The Greatest Poverty is the Loss of Imagination

Just the other morning I heard this quote on the radio:  “The greatest poverty is the loss of imagination”.  The author of these words is a singer, and unfortunately I don’t recall her name or know exactly what she had in mind, but it set me thinking about the power and role of the imagination and particularly about the religious imagination and its place in our religious and faith story.    

Imagination is about possibility.  Albert Einstein said that “Imagination is more important than knowledge.  Knowledge is limited.  Imagination encircles the world”.  Artists, philosophers, scientists all draw upon the imagination and it is the driving force behind the great inventions and forward-leaps of humanity.  The word ‘imagine’ can be traced back to the mid fourteenth century and is linked to the Old French, ‘imaginer’ and the Latin ‘imaginari’  –  ‘to form a mental picture of’.  It is also linked to the term ‘imago’  –  image.   When we ‘imagine’, we create a world which does not yet exist in the world of the senses, but which we conceive and conceptualize.  The imagination thus opens up possibilities.  It is rather like extending the horizon.  The way things are is not all there is to say, it is not the end of the story.  All of us use our imagination constantly:  we dream of what could be, what we desire, what we long for.  We  see ourselves in future situations…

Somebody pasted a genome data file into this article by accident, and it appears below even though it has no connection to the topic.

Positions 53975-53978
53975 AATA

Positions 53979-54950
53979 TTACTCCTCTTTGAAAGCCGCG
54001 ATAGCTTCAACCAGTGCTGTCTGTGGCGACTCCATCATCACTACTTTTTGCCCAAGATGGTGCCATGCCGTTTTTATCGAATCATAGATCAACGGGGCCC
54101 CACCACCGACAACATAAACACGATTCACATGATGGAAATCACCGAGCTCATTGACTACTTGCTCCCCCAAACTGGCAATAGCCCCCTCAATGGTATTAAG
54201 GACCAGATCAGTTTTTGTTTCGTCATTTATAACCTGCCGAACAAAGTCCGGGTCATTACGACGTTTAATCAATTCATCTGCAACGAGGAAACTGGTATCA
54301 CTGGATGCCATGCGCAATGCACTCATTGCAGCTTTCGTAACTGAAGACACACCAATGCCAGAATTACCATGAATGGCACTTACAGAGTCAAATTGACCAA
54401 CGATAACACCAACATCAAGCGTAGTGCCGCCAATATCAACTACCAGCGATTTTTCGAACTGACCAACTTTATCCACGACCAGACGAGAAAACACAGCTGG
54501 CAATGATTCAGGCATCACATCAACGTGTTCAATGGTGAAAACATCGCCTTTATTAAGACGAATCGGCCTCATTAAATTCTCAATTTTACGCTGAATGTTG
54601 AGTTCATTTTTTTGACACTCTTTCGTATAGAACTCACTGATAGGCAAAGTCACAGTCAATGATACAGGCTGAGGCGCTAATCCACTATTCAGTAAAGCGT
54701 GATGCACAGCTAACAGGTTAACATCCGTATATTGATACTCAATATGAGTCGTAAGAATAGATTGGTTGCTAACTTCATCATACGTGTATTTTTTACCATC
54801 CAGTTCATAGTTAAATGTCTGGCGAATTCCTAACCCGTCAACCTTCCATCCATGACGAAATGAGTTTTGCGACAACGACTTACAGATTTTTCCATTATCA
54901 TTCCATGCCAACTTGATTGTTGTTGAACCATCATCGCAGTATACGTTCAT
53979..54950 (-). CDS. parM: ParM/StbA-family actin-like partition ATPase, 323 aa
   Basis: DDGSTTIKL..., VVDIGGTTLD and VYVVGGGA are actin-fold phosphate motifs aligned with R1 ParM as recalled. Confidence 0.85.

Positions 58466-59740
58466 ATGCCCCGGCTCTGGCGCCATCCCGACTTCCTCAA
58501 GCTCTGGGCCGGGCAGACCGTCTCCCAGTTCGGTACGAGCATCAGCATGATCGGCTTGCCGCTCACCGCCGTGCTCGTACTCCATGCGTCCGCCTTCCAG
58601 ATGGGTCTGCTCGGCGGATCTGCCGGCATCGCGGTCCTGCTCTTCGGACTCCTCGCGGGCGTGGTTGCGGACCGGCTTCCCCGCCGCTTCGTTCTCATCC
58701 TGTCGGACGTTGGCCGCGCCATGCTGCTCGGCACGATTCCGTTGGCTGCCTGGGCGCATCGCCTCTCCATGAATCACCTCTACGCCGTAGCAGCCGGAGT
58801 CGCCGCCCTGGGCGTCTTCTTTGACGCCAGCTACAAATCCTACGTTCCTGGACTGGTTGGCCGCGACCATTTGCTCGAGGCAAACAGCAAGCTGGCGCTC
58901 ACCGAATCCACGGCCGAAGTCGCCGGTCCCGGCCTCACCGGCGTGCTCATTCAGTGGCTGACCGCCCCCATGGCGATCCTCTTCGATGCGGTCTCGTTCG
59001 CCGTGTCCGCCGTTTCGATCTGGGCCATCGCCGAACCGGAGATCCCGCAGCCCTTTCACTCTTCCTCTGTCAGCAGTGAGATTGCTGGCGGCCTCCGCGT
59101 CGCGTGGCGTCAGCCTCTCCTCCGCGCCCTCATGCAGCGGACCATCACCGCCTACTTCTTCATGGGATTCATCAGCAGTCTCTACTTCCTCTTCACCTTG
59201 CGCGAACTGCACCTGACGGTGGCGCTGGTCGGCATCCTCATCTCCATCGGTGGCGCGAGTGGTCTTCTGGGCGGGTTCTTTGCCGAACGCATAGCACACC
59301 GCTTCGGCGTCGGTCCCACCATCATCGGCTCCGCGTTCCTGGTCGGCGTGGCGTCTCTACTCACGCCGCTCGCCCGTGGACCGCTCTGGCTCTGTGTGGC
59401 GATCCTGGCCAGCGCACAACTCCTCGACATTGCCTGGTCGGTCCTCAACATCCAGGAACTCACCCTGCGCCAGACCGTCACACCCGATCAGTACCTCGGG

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Ms Kerry McCullough

Dean of Mission